The report raises a lot of questions which no one can answer today. Employees have asked what the report means for the location of sixth floor services, what it will mean if overall nursing home beds shrink by about 75, and what might be the potential impact on employment. It is too early to answer any of these questions, because the planning will take time. First, we have to see if the Commission’s report is rejected by the Legislature.[6] Next, we need to see how soon the state can provide the resources for the necessary business, legal, and financial planning. We also want to know how flexible the state will be in overseeing the complex planning we will have to undertake with Onondaga County and the State Health Department.

With a new Governor in 2007, we can expect many changes in the Health Department, starting with a new Commissioner of Health, yet to be named. It is clear the Governor-elect supports the report of the Berger Commission and has even suggested that the Commission recommendations do not go far enough.[7]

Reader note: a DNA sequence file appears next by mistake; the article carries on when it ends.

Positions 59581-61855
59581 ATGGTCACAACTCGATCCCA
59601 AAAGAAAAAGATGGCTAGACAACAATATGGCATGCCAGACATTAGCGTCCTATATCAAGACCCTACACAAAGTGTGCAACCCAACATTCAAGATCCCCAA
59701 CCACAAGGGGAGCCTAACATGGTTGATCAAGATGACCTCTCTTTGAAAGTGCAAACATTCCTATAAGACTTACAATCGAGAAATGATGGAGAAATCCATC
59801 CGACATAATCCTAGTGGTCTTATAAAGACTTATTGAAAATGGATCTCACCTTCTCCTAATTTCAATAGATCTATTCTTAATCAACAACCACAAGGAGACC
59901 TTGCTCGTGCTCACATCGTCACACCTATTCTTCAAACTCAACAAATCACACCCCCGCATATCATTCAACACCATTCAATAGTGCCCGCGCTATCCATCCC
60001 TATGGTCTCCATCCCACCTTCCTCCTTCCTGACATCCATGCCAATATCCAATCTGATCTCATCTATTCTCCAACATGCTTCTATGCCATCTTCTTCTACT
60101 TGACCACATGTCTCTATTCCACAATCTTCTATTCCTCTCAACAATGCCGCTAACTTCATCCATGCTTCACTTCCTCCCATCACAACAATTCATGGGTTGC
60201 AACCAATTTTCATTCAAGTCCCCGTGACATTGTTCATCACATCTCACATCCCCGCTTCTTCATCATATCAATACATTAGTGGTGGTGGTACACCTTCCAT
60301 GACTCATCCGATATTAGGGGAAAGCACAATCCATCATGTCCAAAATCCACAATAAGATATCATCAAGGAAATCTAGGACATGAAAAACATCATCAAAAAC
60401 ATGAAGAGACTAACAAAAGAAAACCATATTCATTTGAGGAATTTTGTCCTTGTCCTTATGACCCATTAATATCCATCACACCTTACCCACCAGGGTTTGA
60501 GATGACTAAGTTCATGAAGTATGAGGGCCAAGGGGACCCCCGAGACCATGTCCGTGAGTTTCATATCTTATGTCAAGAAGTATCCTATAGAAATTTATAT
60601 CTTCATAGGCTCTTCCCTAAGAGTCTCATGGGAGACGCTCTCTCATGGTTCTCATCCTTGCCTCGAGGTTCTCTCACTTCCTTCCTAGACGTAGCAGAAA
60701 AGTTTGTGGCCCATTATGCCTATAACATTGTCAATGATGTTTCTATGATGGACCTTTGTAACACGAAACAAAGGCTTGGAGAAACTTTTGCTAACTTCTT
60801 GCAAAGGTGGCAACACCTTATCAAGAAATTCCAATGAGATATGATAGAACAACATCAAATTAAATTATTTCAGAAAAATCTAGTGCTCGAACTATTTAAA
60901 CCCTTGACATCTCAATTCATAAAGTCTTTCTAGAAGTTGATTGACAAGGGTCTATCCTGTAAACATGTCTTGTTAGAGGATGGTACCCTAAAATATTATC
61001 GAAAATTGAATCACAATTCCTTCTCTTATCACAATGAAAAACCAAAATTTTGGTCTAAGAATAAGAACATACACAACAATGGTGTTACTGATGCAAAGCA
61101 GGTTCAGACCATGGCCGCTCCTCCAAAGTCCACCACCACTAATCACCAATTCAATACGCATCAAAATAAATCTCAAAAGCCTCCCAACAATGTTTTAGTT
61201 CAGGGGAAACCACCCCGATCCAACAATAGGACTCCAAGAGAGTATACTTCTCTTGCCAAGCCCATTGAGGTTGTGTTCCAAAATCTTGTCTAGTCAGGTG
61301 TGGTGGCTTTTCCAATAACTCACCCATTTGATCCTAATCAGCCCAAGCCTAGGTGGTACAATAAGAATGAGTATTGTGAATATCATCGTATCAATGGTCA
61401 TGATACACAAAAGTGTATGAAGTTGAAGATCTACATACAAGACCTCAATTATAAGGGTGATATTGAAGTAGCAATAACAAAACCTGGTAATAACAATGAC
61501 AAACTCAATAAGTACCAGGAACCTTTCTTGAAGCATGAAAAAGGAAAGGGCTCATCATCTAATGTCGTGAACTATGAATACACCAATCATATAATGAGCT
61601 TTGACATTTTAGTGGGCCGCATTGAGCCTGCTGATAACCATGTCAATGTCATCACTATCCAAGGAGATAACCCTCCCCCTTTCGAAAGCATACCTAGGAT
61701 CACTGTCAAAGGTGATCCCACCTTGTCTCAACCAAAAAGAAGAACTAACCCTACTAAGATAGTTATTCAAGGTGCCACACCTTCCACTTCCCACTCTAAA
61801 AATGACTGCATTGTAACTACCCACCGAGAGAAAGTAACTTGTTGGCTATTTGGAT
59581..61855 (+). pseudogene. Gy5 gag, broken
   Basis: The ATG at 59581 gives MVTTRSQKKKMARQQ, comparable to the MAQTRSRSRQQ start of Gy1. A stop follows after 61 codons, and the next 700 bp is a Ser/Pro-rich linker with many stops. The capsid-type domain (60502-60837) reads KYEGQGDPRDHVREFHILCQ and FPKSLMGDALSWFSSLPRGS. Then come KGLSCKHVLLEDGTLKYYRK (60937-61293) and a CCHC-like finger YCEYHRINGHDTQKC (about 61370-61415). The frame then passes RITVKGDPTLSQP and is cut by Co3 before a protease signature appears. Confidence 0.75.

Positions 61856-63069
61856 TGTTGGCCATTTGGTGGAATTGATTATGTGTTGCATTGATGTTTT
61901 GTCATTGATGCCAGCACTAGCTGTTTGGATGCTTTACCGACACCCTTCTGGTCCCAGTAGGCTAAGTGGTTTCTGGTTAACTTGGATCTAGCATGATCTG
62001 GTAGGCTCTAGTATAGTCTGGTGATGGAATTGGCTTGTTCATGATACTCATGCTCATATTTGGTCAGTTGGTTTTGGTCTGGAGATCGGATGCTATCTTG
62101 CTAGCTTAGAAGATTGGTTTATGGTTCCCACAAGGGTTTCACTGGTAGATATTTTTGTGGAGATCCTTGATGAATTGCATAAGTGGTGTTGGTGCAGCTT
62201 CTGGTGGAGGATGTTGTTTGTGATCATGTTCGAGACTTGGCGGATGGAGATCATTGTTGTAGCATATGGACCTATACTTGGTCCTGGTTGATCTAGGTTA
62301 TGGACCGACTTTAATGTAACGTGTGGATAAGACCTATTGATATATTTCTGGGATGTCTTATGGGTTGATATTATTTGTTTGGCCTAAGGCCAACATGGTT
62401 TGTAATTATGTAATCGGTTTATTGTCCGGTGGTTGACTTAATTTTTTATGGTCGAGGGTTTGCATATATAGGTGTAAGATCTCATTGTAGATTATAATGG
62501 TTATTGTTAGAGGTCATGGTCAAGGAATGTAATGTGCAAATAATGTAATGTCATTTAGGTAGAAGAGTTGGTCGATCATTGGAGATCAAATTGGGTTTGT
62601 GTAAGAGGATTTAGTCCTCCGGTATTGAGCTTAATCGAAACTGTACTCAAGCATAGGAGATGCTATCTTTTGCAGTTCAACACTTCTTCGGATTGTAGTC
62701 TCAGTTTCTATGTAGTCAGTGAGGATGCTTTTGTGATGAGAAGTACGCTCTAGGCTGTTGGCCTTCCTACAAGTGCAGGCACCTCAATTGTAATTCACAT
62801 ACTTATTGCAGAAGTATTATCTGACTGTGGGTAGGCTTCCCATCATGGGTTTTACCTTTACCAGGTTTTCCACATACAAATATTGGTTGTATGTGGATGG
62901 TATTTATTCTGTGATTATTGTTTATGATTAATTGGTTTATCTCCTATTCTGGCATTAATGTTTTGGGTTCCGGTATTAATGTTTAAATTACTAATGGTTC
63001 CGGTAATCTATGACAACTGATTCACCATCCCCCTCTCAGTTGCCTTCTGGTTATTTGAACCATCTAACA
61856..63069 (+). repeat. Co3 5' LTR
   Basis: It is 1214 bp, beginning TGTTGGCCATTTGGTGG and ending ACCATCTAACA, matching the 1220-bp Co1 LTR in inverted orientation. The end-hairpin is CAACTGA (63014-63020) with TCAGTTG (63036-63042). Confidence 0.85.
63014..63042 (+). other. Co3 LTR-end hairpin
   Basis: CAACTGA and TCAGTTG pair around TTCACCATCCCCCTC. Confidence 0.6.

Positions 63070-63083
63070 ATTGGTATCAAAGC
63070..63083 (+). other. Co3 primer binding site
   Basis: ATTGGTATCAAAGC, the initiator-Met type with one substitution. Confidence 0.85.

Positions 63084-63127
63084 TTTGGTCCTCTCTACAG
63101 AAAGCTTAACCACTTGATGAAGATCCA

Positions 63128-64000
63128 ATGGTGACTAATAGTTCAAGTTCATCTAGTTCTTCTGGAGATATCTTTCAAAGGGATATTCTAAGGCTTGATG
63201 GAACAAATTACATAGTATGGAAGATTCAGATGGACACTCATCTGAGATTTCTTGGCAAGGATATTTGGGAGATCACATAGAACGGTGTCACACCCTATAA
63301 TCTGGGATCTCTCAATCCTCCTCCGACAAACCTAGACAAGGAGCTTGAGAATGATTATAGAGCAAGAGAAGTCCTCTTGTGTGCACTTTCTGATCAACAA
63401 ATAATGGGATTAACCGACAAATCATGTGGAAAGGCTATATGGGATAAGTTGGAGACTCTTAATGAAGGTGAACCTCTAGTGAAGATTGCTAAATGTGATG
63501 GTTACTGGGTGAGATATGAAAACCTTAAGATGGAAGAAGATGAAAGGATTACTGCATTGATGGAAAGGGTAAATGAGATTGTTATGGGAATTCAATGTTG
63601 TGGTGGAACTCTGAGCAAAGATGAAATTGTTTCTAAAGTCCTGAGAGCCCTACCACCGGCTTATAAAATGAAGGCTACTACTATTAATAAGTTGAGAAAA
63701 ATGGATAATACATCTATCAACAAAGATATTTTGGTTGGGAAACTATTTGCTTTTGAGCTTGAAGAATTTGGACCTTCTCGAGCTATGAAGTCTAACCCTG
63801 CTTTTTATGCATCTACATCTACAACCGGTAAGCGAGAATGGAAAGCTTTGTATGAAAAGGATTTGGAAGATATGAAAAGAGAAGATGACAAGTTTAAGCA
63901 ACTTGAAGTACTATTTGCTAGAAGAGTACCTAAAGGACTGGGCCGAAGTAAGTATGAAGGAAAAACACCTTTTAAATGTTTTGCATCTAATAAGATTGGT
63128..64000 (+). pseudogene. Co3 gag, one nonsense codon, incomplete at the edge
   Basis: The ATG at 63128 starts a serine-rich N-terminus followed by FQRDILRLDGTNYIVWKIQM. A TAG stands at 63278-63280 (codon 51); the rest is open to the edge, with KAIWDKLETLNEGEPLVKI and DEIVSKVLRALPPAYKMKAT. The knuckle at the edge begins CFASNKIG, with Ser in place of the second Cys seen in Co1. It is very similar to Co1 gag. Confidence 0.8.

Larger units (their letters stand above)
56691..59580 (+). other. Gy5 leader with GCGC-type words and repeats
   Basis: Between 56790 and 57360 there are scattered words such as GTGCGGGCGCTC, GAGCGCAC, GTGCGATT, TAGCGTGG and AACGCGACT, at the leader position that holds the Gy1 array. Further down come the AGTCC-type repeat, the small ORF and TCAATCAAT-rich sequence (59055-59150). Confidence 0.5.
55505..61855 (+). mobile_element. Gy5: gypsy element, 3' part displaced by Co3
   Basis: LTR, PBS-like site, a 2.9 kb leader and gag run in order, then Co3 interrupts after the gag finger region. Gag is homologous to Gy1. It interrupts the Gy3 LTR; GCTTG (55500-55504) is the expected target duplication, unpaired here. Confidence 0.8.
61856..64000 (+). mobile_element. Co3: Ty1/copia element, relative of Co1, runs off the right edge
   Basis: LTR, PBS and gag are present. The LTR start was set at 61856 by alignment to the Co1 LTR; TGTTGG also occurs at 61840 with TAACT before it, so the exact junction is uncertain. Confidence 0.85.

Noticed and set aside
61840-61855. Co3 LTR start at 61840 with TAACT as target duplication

New York State does have funds available to assist institutions like CGH and Van Duyn in making changes. In 2005 New York has established the HEAL-NY program[8] with $1 billion in funds over four years to support hospital and nursing home restructurings, as well as health information technology. Two months ago, the federal government committed an additional $1.5 billion to New York to help close and restructure hospitals and nursing homes. [9]

The Berger Commission represents a significant change in state health care policy. In a short period of 18 months, the Commission studied the entire state, conducted hearings, visited numerous organizations and developed a wide-ranging roadmap for change. We have to give the process time to work, and we have to give the new Administration the opportunity to make changes in state government. For our part, CGH will work forthrightly with Onondaga County and with New York State in doing our best to achieve the ends recommended by the Commission.